IOW sheriff candidates debate
On Monday evening, Interim Sheriff James Clarke, one of two candidates running for Isle of Wight County Sheriff, faced off against challenger Lt. James Pope, also of the Isle of Wight County Sheriff’s Office, during a candidates’ forum moderated by John Edwards, publisher of The Smithfield Times.
The forum was held in the Windsor Ruritan Clubhouse and was well attended. It began with each candidate being given five minutes to make an opening statement. During this time, Pope affirmed his commitment to restoring full-time school resource officers in each of the county’s elementary schools, while Clarke spoke of his desire to continue good hiring practices and to increase the department’s interaction with Isle of Wight citizens.
The candidates also used this time to highlight their educational background and law enforcement experience. Clarke, who retired from the Marine Corps with the rank of first sergeant, said he joined the Smithfield Police Department in 1998, eventually rising through the ranks to patrol lieutenant. In 2012, he joined the Isle of Wight Sheriff’s Office and was made chief deputy. He has two associate degrees, one in general studies and another in police science, and will soon complete his bachelor’s degree from St. Leo University. He is also a graduate of the FBI National Academy.
Pope said he had been with the Isle of Wight County Sheriff’s Office for a total of 14 years. He has held the rank of lieutenant for the past seven years, and prior to that was patrol deputy. He has also served as the Sheriff’s Office’s liaison to the county’s emergency services department. He is pursuing a degree with Liberty University online, and has attended other schools including the Command Leadership Institute.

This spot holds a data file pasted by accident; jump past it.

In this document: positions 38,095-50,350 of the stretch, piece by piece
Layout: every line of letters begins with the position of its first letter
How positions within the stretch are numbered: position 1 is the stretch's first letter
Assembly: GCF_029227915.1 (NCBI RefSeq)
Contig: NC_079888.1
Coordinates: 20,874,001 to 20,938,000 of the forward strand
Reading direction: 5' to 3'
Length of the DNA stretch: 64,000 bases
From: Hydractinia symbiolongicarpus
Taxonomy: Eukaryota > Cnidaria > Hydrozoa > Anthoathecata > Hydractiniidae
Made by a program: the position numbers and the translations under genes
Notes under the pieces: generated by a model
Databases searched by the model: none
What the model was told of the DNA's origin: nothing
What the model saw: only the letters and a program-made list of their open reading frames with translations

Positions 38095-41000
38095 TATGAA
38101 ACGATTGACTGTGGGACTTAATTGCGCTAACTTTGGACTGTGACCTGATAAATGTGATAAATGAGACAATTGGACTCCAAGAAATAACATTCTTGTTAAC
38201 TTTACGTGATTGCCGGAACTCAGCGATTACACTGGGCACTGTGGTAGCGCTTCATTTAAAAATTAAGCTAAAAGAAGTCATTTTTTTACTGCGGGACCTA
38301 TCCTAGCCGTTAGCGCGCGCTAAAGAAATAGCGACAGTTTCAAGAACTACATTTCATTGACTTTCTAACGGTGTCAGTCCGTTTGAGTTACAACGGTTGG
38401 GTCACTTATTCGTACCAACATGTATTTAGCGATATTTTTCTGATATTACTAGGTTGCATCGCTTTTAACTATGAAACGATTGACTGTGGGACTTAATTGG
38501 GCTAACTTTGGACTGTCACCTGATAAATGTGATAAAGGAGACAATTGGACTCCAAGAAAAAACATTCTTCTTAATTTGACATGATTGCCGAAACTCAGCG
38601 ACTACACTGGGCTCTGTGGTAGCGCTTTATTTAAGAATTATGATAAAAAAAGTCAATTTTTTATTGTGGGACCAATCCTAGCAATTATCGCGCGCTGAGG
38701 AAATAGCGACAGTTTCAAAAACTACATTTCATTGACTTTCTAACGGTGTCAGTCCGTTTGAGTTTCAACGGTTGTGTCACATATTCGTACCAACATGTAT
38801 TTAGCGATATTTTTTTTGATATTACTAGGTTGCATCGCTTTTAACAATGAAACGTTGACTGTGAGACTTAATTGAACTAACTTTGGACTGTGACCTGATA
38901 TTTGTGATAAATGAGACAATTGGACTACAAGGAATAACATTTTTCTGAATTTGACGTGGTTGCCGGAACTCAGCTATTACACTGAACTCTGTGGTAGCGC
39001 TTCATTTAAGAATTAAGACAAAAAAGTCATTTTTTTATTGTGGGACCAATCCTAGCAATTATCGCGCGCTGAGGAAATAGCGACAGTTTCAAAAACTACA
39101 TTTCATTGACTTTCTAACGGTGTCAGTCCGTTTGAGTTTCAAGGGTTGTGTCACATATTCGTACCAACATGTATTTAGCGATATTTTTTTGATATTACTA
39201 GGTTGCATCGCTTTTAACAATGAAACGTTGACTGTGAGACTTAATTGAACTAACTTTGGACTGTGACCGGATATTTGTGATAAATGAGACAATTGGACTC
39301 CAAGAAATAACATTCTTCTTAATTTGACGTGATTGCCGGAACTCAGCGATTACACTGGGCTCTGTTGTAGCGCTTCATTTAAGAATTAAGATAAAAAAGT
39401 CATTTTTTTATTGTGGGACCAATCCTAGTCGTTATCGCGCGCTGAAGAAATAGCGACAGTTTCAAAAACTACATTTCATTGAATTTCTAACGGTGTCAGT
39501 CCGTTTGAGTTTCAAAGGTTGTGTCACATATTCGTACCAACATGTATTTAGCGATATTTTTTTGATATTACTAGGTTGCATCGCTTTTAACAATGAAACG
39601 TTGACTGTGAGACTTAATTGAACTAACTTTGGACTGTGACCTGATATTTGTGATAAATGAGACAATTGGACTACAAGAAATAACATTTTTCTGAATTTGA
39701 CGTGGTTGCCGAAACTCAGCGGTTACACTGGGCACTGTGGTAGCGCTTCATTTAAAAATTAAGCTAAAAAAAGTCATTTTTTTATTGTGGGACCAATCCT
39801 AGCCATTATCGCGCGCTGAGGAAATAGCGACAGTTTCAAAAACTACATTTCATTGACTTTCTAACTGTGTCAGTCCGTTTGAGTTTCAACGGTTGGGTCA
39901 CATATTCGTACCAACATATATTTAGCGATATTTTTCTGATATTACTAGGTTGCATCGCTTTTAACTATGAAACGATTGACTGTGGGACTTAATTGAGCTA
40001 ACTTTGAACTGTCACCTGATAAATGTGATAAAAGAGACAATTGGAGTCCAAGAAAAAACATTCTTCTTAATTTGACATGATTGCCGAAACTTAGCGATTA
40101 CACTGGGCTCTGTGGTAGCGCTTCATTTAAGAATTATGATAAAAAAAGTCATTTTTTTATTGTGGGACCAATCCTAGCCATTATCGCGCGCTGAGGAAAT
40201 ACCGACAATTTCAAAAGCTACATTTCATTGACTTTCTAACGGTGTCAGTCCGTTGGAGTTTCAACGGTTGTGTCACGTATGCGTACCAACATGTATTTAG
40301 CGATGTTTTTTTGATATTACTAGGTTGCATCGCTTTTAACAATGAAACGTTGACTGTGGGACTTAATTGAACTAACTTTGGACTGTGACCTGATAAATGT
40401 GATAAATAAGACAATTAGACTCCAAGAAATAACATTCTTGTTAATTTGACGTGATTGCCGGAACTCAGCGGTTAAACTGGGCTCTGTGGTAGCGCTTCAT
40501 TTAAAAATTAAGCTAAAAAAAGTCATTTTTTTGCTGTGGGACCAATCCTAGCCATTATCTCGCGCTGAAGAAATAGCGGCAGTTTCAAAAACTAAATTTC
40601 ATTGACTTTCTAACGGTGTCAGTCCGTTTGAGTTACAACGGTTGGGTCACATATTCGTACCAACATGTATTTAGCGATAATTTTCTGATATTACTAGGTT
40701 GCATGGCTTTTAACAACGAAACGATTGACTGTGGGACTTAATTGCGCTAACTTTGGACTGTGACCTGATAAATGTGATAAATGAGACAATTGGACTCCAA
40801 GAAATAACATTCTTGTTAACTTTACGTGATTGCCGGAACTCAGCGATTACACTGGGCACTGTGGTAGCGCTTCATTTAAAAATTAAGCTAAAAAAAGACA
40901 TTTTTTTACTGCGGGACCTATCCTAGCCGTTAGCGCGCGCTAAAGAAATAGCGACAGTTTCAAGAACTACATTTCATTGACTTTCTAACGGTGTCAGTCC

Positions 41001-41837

The first question Edwards posed to the candidates was on school security.
“School safety would be high on my priority list,” Clarke said. “My wife works in the schools. I have three grandchildren in the schools. We do have policy and procedure in place for the schools. We have SROs in Smithfield High School, Windsor High School, Smithfield Middle School and just got approved for one in Georgie D. Tyler Middle School. With nine schools in Isle of Wight County, we did 641 checks last year. Every day, every school, even the elementary schools, we are in our schools.”
Pope said that school security was a priority for him as well, but cautioned that, “People know when we’re there, and people know when we’re not. And the children know when we’re there and when we’re not. If we put the officer there and that officer stays in that school, the children build trust with that officer. His job is to take care of that school. This county is very big and very long. The deputy who is working Carrsville could be all the way up here on West Blackwater Road working a call.”
Another question Edwards asked was what each candidate felt was the biggest challenge facing the Sheriff’s Office over the next two years, which is the remainder of the term vacated by former sheriff Mark Marshall earlier this year. Clarke replied that hiring great candidates had become more difficult and that the population growth in Carrollton had become a huge demand on law enforcement.
“In my 20-year career, I’ve seen where the application pool has diminished,” he said. “Law enforcement has gotten a bad rap, we don’t get qualified applicants like we used to.”